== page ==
N. -v- MJELR & Ors, [2008] IEHC 8 (2008)

Docket Number:2005 1395 JR
Party Name:N., MJELR & Ors
Judge:McCarthy J.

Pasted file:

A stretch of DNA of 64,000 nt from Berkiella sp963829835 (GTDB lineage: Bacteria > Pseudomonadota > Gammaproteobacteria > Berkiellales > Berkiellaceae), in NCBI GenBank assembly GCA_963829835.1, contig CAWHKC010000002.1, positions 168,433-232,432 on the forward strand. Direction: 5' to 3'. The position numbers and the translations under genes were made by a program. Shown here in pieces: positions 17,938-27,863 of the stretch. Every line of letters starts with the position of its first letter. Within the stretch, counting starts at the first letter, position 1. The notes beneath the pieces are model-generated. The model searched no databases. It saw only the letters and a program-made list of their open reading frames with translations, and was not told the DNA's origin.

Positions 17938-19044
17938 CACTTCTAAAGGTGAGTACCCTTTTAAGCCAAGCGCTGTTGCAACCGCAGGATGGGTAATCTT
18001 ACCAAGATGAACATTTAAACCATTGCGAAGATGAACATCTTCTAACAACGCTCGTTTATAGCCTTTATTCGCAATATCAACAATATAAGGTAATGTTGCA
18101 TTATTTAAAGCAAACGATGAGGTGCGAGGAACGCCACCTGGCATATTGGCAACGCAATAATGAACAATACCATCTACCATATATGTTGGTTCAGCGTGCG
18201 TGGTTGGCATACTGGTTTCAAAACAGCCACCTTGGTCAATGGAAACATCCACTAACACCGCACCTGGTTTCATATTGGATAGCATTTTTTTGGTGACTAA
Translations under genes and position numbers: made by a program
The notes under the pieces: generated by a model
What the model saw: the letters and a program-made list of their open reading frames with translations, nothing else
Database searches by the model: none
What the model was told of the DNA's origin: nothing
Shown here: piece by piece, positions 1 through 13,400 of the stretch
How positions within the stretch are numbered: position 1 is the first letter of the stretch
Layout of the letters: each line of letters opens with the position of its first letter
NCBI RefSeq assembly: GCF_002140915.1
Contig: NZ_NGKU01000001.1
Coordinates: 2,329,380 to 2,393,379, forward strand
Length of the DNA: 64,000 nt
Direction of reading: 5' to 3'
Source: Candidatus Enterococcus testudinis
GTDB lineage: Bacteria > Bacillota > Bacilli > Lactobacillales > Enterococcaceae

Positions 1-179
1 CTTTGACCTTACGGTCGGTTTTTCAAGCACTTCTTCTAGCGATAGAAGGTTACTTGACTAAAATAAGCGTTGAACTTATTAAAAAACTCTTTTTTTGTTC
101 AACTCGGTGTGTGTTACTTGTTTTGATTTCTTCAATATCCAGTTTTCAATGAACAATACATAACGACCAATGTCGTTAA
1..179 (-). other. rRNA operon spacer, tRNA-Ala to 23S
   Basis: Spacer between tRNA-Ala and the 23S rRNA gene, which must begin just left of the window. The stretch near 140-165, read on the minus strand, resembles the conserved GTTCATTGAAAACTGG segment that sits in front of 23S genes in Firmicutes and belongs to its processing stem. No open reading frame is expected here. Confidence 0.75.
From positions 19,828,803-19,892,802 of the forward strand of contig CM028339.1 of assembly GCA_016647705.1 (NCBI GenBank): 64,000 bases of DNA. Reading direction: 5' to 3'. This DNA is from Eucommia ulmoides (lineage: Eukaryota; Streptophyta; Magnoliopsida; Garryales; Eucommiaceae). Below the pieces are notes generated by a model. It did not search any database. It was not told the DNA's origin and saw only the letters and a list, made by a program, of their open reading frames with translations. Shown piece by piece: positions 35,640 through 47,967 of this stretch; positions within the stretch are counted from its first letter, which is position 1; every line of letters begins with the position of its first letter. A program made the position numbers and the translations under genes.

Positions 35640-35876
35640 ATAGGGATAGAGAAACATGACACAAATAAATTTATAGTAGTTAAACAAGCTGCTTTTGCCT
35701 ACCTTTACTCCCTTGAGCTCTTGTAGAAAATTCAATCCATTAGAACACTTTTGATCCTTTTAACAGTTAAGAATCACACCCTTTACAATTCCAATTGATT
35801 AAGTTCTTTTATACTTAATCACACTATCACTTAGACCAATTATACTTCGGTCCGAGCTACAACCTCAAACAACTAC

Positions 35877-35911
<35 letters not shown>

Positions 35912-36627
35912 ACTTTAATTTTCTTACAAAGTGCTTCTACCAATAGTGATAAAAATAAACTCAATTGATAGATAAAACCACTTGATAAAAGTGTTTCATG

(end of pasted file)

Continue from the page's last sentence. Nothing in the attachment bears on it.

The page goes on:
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THE HIGH COURT JUDICIAL REVIEW[2005 No. 1395 J.R.]BETWEEN/B.J.N.PLAINTIFFANDTHE MINISTER FOR JUSTICE, EQUALITY AND LAW REFORM,THE ATTORNEY GENERAL AND IRELANDRESPONDENTSANDTHE HUMAN RIGHTS COMMISSIONNOTICE PARTYJudgment of McCarthy J. delivered the 18th day of January, 2008.1. These proceedings were commenced by originating notice of motion dated 20th December, 2005. Subsequently, application was made by an undated notice of motion seeking to amend the statement of grounds upon which reliance was placed originally. Liberty to issue that notice of motion returnable for 28th February, 2007 was granted. I am not told whether or not any order was made on that application but I assume it was so made, since the matter was dealt with without objection at the hearing of the proceedings. The relief sought in the amended statement of grounds is, to a degree, repetitious and is, substantively, firstly, an application to quash a deportation order made by the Minister for Justice, Equality and Law Reform on a date which is unclear on the face of the order itself but appears to be 15th November, 2005: notification of the fact that this order was made was received by the applicant on or about 10th December, 2005. Secondly, by letter dated 13th November, 2006, the Minister was requested to revoke the order and it is sought to quash the refusal on his part to do so. The applicant did not abandon the first aspect at the hearing, though it seems fair to say that the primary focus of the application must now be the second ground, namely, that the refusal to revoke was unlawful and quashed accordingly.2. In summarising the relief sought and the grounds therefor I propose to attenuate them somewhat or to summarise. On this basis, firstly, the relief sought, as the pleadings have been amended, may be summarised as follows:-(a) Certiorari of the deportation order with a declaration that it was ultra vires;(b) A declaration that the Immigration Act, 1999 (Deportation Regulations, 2002) are ultra vires the Act.(c) Relief by way of injunction restraining deportation pending determination of these proceedings, something which is now irrelevant since the same will not take place before that time. I am not told whether or not an order was made to this effect or an undertaking given by the Minister.(d) A declaration that the Minister has acted in breach of the applicant's constitutional rights or the European Convention on Human Rights Act, 2003, by which latter I assume a breach of the Convention itself is alleged and, in particular, a breach of article 5(1) of the Convention, by virtue of the rule of law governing the grant of judicial review (which might be colloquially called the threshold for judicial review) as set out in O'Keeffe v. An Bord Pleanála [1993] 1 I.R. 39. In fact the provision which is engaged here is article 13 of the Convention.(e) An order of certiorari of the refusal of the Minister to revoke the Deportation Order with a declaration that it was made "without regard" to her rights under article 2 of the Convention.3. The amended statement of grounds may be summarised as follows:-(a) The decision of the respondent to make the impugned deportation order is ultra vires and unsustainable in law by reason of mistake of law.(b) The respondent erred in finding that the issue of refoulement does not arise on account of the designation of South Africa as a safe country of origin.(c) The respondent did not consider whether the provisions of s. 5 of the Refugee Act, 1996 (as amended) applied.(d) The respondent could not reasonably have come to the view which he did in the light of country of origin information.(e) The respondent failed to vindicate the right to life of the applicant guaranteed by Article 40.3.2 of the Constitution.(f) The respondent failed to consider the rights afforded to the applicant by the European Convention on Human Rights.(g) The respondent failed to properly or adequately consider the representations for leave to remain submitted by or on behalf of the applicant. In the alternative, the respondent could not reasonably have come to the conclusion arrived at.(h) The respondent failed to apply the provisions of the Criminal Justice (United Nations Convention Against Torture) Act, s. 5 of the 1996 Act, s. 3 of the Immigration Act, 1999, article 3 of the Convention Against Torture, and other cruel or inhuman or degrading treatment or punishment in the light of s. 2 of the Act of 2003.(i) The deportation order failed to state the place the applicant was to be deported to (a point which has already been decided against the applicant's contention) and the Deportation Regulations aforesaid were in excess of the powers under the Act and null and void.(j) The respondent failed to consider the harshness of returning the applicant to South Africa in the light of the child sex abuse, child rape and risk to life on account of her medical condition.(k) The respondent, his servants or agents have taken into account irrelevant considerations and failed to take into account those which are relevant.(l) It is disproportionate to make the deportation order.(m) Absence of constitutional justice.(n) Insofar as the threshold for judicial review is the so-called "O'Keeffe test" the same is inadequate and contrary to the rights guaranteed by the Convention with, if appropriate, a declaration of incompatibility of that test with the Act of 2003.(o) The reports made to the Minister and the recommendations to him were unreasoned and/or unreasonable, irrational and in the face of common sense in the light of all the circumstances of the case.(p) An error of law in finding that there was nothing contained in representations seeking revocation dated 15/11/2006.(q) That the respondent failed to consider the application for revocation in the context of her rights under Article 40.3.2 of the Constitution and article 2 of the Convention.4. I think that the first matter which I should address is the issue of the threshold or test to be applied to the grant of judicial review since this must inform my consideration of the matter. It is, of course, the case that leave should be granted only where there are substantial grounds for contending that the decision, determination, recommendation, refusal or order is invalid or ought to be quashed. In deciding whether or not substantial grounds exist, one considers the law applicable to all judicial review applications where the intervention of the court is sought in respect of the decisions of an administrative body and, as we know, the traditional test or threshold for grant of judicial review is stated by Finlay C.J. in O'Keeffe v. An Bord Pleanála, approving Henchy J. in The State (Keegan) v. Stardust Compensation Tribunal [1986] I.R. 642, as follows:-(a) It is fundamentally at variance with reason and common sense.(b) It is indefensible for being in the teeth of plain reason and common sense.(c) Because the court is satisfied that the decision maker has breached his obligation whereby he "must not flagrantly reject or disregard fundamental reason or common sense in reaching his decision".5. Mr. O'Halloran, however, seeks to advance the proposition that a different test applies and in particular what is described as that of "anxious scrutiny" or "careful scrutiny" or, in the further alternative, "heightened scrutiny". No doubt all courts exercise all of their power anxiously or carefully but these, of course, are used as terms of art here and they constitute a lower bar or threshold and, in particular, he submits the true test is that judicial review should be granted if the court is satisfied:-(a) that on the facts as found, it would have raised different inferences and conclusions, or(b) that the case against the decisions was stronger than the case for them.the decisions should be quashed.6. I am referred to a number of decisions in this respect by him; the proposition that he advances is that a distinction may (and I stress may) be drawn between a class of case where constitutional rights are at stake, such as the present one, and others. I am not at all sure that such a distinction can be validly drawn, or if it can be so drawn, I think it must be said that a great many applications for judicial review, in fact, raise issues of constitutional rights in one form or another, such as breach of the principles of constitutional justice, say, in relation to a planning decision or the grant or refusal of a licence or the dismissal of an office holder. Indeed, it might with justice be said that, if the new or lower threshold was applied, it would blur the distinction between an appeal and judicial review, as historically elaborated, because the test which he advances seems to import of the proposition that once primary facts are found and a number of alternative secondary facts (or inferences) may be drawn therefrom, the court might intervene or that, by analogy with civil procedure generally, the case against the decision was stronger than for it. Be that as it may, I am clearly bound by the principles set out by Finlay C.J. and those principles do not contemplate any exceptional or special test in a case of this kind. Nor can I accept, as submitted to me, that the application of the O'Keeffe test does not afford the applicant an effective remedy against a decision contrary to the provisions of article 13 of the European Convention on Human Rights and Fundamental Freedoms which is as follows:-"Everyone whose rights and freedoms as set forth in this Convention are violated shall have an effective before a national authority notwithstanding that the violation has been committed by persons acting in an official capacity."In this regard, I now turn to a number of authorities pertaining to this Article which were opened to me.7. I have been referred to a passage in Vilvarajah v. United Kingdom, [1992] E.H.R.R. 248. This is advanced as authority for the proposition that "the courts have stressed that...